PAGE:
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As laws surrounding the drug loosen and its legitimate industry grows, there are more ways for investors to get in on the ground floor of getting high.Ted S. Warren/The Associated Press

Seasoned investors have seen their fair share of half-baked opportunities in niche industries. The results of this month's U.S. election, though, is turning one niche industry into a high-visibility opportunity.

Both Colorado and Washington State voted on Nov. 6 to eventually legalize recreational marijuana use, this as the number of states where medical marijuana is permitted grew to 18 – also a result of the election. While revised state laws still clash against some U.S. federal laws, the election results have drawn attention to the legitimate products and businesses that support the growing legal pot industry.

The illegal cannabis trade is estimated to be worth hundreds of billions of dollars worldwide; as laws surrounding the drug loosen and its legitimate industry grows, there are more ways for investors to get in on the ground floor of getting high.

The excitement surrounding the industry is visible: When a Wall Street Journal article discussing Medbox Inc., which offers medical-marijuana licence consulting and secure dispensing machines, was published last week, the company's stock, which trades over the counter, shot from $4 (U.S.) to more than $200. Shares quickly fell down to $20 – its founders issued a press release to temper investor expectations after its market cap grew to more than a $1-billion. On Monday, shares jumped again – this time by 150 per cent, settling at $50.

Medbox is one of a handful of companies that are suddenly on the radar of investors looking for opportunities in the growing legal marijuana market. "We felt that there was a need for transparency and compliance in medical marijuana," Medbox co-founder Vincent Mehdizadeh says. His California-based company helps clients work within the laws of their state, assisting them in getting licences and equipping them with highly secure prescription-dispensing machines.

Former investment banker Derek Peterson always wanted to take a company public, and found the opportunity in Terra Tech Corp., whose subsidiary GrowOp Technology, builds and sells hydroponic equipment for urban plant growth. Terra Tech's shares, which also trade over the counter, are worth about 44 cents; it has a market cap of $36-million.

Mr. Peterson says he's seeing a "green rush," a modern-day gold rush that needs peripheral industries to support the growing acceptance of pot. Through GrowOp, his approach is simplicity through accessibility. "Let's not try to reinvent the wheel here," he says. "Urban agriculture is starting to take off. Let's make some modern-day picks and shovels for urban gardening."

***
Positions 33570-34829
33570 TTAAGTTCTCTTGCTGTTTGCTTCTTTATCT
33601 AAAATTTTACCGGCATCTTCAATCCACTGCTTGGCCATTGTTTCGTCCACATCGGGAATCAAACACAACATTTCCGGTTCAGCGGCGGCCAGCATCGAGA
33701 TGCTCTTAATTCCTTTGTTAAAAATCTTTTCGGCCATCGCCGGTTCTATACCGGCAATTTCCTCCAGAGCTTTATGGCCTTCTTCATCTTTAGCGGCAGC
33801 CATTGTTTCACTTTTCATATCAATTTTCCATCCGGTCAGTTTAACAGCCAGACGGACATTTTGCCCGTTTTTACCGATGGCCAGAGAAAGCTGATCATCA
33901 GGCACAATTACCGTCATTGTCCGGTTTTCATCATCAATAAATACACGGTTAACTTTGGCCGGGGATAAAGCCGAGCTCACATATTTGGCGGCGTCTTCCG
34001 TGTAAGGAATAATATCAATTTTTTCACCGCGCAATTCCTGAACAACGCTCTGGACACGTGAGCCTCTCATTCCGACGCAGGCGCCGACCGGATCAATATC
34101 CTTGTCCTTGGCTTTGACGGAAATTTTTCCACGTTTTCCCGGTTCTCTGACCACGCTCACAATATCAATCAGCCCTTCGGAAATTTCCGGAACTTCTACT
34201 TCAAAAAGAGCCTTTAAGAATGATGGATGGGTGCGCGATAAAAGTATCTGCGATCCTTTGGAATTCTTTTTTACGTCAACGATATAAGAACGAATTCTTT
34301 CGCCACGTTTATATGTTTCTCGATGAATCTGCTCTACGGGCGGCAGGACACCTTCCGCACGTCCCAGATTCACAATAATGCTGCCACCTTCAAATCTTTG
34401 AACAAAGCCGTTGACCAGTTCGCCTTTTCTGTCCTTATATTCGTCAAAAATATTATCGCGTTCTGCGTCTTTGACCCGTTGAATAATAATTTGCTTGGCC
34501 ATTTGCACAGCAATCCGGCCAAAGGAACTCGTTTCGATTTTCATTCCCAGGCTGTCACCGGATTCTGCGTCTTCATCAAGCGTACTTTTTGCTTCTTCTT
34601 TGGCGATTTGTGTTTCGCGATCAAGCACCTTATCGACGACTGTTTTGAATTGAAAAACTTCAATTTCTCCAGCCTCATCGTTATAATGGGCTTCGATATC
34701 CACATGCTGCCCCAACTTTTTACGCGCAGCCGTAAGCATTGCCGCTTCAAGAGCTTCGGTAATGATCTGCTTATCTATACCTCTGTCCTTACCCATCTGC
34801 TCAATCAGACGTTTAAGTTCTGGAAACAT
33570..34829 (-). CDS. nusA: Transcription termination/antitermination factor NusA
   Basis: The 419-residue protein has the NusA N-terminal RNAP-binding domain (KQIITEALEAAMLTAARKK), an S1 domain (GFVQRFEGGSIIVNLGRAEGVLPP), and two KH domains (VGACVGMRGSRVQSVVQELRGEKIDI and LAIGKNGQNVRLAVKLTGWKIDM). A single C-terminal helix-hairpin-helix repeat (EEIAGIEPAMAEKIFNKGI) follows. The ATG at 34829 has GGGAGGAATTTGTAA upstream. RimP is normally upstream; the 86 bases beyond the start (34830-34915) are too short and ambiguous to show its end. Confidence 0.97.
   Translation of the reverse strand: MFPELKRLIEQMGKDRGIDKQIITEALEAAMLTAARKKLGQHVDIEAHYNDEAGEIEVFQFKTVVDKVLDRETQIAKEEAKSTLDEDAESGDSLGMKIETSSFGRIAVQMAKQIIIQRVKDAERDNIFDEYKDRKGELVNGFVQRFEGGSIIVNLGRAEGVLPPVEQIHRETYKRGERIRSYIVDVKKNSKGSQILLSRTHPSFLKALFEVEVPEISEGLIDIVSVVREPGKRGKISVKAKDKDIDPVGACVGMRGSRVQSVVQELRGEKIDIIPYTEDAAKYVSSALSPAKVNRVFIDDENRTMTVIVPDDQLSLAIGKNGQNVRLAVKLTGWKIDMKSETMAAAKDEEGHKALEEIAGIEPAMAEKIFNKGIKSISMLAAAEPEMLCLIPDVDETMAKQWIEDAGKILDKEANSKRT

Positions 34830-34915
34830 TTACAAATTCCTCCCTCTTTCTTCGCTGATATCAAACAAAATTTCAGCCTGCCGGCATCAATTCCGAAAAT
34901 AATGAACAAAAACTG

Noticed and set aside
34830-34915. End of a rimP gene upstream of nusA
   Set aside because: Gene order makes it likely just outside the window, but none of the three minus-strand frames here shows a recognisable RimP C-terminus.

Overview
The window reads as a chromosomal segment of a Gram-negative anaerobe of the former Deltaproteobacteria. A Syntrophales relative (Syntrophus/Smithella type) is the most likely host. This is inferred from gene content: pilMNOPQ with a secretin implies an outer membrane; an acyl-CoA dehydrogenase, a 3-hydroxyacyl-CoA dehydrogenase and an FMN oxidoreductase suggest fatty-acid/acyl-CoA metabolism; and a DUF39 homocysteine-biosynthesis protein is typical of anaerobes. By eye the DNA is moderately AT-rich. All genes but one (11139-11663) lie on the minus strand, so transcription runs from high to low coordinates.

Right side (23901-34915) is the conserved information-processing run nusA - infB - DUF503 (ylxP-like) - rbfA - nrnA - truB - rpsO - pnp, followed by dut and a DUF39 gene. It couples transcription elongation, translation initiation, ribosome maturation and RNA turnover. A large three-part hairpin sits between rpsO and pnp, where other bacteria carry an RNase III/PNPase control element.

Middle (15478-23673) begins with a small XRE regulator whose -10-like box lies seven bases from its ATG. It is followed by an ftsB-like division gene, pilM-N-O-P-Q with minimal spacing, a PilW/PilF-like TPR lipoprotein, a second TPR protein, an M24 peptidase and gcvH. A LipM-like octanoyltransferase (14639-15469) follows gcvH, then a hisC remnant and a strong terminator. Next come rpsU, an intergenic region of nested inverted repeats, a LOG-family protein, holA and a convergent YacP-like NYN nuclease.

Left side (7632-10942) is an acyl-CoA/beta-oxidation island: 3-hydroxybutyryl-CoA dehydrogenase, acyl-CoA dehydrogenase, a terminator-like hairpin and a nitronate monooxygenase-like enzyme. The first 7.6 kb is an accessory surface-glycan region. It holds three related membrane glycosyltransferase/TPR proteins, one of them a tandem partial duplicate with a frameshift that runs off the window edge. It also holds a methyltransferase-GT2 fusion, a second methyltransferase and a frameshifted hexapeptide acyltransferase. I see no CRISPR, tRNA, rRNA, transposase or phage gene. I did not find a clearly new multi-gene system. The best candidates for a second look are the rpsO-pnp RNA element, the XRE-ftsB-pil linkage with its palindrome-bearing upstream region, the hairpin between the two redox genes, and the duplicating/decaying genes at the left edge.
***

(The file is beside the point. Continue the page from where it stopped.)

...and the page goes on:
The cottage industry has grown to support services, as well. Oakland, Calif.-based Steep Hill Cannabis Analysis Laboratory, which tests medical marijuana for pollutants such as pesticides and mould, is looking for investors. Law and insurance firms are jumping at the chance to offer services, too, helping to legitimize businesses that used to face unsavoury public perception.

For instance, by offering full coverage to medical marijuana producers and vendors, Statewide Insurance Services' MMD Specialty Division also requires increased security precautions. "That protects the general public, by not allowing just anybody to throw up some lights and start growing," says MMD director Mike Aberle.

There are, of course, still dangers to investing in the industry. While the federal government "has, for the most part not sought to enforce its own laws," even progressive jurisdictions such as Washington State are still working out exactly how decriminalization for recreational users will work, says Salvador Mungia, a past president of the Washington State Bar Association and sponsor of that state's successful bill to legalize pot.

How diversified a company's product line is can help, too.

Despite its relatively recent legal legitimacy, the industry has been generating strong profits – allowing companies within it to develop their products with applications that extend beyond pot-smoking.

Terra Tech's and MedBox's products can be used for standard urban gardening or secure prescription refilling, respectively. "Five thousand dollars a pound buys a ton of R&D," Mr. Peterson says.

Mr. Peterson frames marijuana investing opportunities in terms of comfort: "How close to the plant do you want to be?"